After three years, it’s finally here. The two titans of the superhero genre lock horns to usher in the shared DC Film Universe. The plot revolves around the clashing of ideologies between Batman and Superman as they each deal with their struggles. Kal-El now resides in a world where public opinion is divided on whether or not a God-like being should exist in society.
The Caped Crusader is fueled by the tragic events that occurred at the end of Man of Steel, compounded by the constant grief he carries due to the murder of his parents. This grief pushes him to launch his war with the staunch belief that if he can’t put the unstoppable in check, nobody can.
There are a lot of different ways that people are going to look at this movie. Film purists will curse “BvS” with utter conviction due to its overstuffed narrative.
Parents will want to take a good hard look at the 13 in the film’s PG-13 rating before bringing their young ones to the theater as this dark and brooding presentation contains none of the superhero escapism in the first hour. Children under the age of 13 may not fully understand this movie and maybe scared of some of the violent scenes portrayed.
Casual moviegoers who don’t keep track of every nook and cranny offered in a shared cinematic universe and who want a good movie won’t be overwhelmed by the multitude of plot points. Unfortunately, none of these story elements are conveyed in a manner where a degree of importance is established.
Die-hard DC Comic book fans will be all over the place with their opinions on the movie. Some won’t leave the cinema disappointed, while others will damn the film with faint praise, and then you will have those who feel that Warner Bros. did good work here but believe that more can be achieved.
While the film never dragged, a lot could have been cut from this nearly three-hour tale of capes, cowls, and philosophical inspection. The unnecessary story aspects in question are not portrayed poorly, but they don’t serve the story in any capacity.
If you’ve seen the trailers, you pretty much know what will occur in the movie. Those who went in believing that the main event on the marquee was going to get top billing might feel the slight sting of a bait and switch.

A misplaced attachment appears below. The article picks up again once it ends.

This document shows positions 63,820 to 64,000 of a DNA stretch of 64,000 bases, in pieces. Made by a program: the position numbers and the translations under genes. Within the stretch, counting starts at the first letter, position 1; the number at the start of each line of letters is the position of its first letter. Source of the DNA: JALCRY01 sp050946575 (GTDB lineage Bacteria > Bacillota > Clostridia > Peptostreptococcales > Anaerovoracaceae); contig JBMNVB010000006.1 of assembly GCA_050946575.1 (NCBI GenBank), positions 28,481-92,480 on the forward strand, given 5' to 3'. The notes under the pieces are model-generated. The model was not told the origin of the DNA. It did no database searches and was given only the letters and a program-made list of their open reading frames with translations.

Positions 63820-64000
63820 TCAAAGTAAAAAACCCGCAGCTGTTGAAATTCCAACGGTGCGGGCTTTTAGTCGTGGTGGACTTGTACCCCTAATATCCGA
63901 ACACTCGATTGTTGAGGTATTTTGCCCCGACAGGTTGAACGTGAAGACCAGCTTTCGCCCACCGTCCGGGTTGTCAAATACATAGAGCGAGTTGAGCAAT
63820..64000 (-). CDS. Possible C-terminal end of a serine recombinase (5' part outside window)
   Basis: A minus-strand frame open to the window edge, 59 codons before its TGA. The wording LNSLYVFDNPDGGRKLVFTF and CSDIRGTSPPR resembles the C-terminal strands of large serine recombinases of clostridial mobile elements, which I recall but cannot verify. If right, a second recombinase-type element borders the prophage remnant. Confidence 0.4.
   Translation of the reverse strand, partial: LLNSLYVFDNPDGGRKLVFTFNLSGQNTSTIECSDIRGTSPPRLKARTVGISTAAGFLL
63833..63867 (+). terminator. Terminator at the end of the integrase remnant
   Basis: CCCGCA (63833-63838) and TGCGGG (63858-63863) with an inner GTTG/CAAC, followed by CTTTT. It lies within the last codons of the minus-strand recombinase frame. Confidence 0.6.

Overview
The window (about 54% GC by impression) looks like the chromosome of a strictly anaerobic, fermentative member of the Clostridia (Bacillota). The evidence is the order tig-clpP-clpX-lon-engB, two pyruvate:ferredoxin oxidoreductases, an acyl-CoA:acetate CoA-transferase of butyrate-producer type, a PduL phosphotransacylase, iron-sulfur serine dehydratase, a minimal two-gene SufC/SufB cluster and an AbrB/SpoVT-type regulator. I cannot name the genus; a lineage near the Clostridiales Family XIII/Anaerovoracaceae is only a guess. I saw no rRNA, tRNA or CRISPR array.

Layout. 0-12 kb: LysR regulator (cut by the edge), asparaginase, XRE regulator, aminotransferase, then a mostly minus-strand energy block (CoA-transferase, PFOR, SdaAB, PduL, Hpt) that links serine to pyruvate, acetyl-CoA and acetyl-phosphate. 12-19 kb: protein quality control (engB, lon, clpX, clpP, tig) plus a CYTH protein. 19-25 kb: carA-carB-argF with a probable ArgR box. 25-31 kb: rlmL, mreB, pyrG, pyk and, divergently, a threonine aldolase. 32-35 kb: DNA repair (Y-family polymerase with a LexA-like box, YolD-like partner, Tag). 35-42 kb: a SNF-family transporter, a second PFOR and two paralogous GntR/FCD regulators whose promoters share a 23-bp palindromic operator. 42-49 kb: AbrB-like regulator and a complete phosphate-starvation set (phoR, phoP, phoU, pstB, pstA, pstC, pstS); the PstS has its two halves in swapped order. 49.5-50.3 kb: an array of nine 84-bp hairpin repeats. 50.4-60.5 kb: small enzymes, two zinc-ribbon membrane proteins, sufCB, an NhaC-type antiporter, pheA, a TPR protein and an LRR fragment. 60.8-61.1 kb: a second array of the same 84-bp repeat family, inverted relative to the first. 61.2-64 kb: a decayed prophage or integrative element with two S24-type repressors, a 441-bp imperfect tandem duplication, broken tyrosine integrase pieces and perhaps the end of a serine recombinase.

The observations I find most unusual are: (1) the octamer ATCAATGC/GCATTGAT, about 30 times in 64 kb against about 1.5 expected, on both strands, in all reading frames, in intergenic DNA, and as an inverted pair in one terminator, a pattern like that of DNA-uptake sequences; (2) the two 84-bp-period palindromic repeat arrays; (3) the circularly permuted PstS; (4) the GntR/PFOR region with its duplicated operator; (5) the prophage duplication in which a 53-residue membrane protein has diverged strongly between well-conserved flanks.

Yes, Batman and Superman did indeed fight, but there was more set up for future movies than storytelling in the here and now. The cameos were not well-realized and randomly inserted to the point where a viewer who is not as familiar with the likes of Aquaman wasn’t given a reason to care about them. Plus, those who expected the heroes to show up for a proper unveiling will feel swindled.
The actors work hard to make this movie stand out and enjoyable. Henry Cavill’s Superman is the heart of the film. While he was good and sometimes really good, the great Superman inside of Cavill is evident but never appears. The fears about Ben Affleck can now be put to rest. He now wears the crown of the quintessential Batman/Bruce Wayne.
The gravity of the film felt more important whenever the Boston native appeared on screen. This is also the most brutal and vicious incarnation of Batman we’ve seen, meaning he killed people. If the absence of his infamous moral code isn’t a deal-breaker, a solo Batfleck film will be on your holiday wish list.
Amy Adams is good in everything, and she once again shines as Lois Lane as the chemistry between her and Cavill shined. Jesse Eisenberg’s unconventional Lex Luthor was not the worst thing in the world, but the character’s motivations lacked conviction. I didn’t mind Eisenberg in the role, but many people will be annoyed for a variety of reasons.
Gal Gadot as Wonder Woman was amazing. The character stood on equal footing with her heroic counterparts; despite receiving third billing, Gadot’s first appearance in full WW regalia drew the audience’s biggest reaction while powerfully pulling them to the edge of their seat. This was a seminal moment for those who’ve longed to see Wonder Woman on the silver screen. It’s uncertain if she can carry an entire movie on her own, but I have more faith than I did twenty-four hours ago.
I’m not sure whose idea it was to make a movie that was part Man of Steel sequel, part Batman flick, part Justice League prologue, and a dash of Batman vs. Superman. Director Zack Snyder is a visionary filmmaker, but no through-line connects the dots, which will only augment his style over substance reputation for storytelling.
Now we’ve come to our featured bout of the evening. Did the fight between Batman and Superman live up to expectations? For the most part, yes. There was a particular aspect of the fight’s stipulation that diluted the encounter to a degree; however, when fists were flying, the magic of it all was relentlessly engaging.
Moments pulled from Frank Miller’s The Dark Knight Returns were well-realized and will make comic book fans geek out to the max. I’m happy to report that there was a winner, and the ending perfectly capitalized on Bruce Wayne and Clark Kent’s emotional baggage.
The third act leading off with the Trinity’s climactic crescendo taking on Doomsday packed the film’s most potent superheroic punch. Doomsday’s GCI screamed, “THIS IS FAKE,” but the increasing danger he presented did a great job in raising the stakes.
When leaving the theater as the end credits rolled, I wasn’t disappointed with the finished product. Some poor creative choices were made, and the movie honestly has no business being called Batman v Superman. This film is Dawn of Justice, and it’s satisfying enough to make people wonder what’s on the horizon.
Despite some really good performances and a stellar Batman, the narrative tries to serve too many masters, which prevents the movie from being the grand slam we all wanted it to be.